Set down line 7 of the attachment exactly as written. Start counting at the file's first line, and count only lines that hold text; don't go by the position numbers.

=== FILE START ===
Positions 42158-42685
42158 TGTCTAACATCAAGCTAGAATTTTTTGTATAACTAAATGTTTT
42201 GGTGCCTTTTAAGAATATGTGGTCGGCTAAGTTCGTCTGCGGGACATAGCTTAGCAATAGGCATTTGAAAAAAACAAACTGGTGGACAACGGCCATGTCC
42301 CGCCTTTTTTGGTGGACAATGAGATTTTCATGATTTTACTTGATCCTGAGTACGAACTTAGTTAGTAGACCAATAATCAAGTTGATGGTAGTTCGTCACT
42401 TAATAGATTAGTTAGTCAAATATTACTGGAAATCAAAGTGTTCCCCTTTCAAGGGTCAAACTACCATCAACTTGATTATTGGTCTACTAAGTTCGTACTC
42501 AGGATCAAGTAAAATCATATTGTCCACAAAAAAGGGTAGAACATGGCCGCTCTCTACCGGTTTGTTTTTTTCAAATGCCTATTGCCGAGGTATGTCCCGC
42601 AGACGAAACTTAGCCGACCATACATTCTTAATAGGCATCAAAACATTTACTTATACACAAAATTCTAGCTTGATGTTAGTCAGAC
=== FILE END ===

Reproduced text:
42601 AGACGAAACTTAGCCGACCATACATTCTTAATAGGCATCAAAACATTTACTTATACACAAAATTCTAGCTTGATGTTAGTCAGAC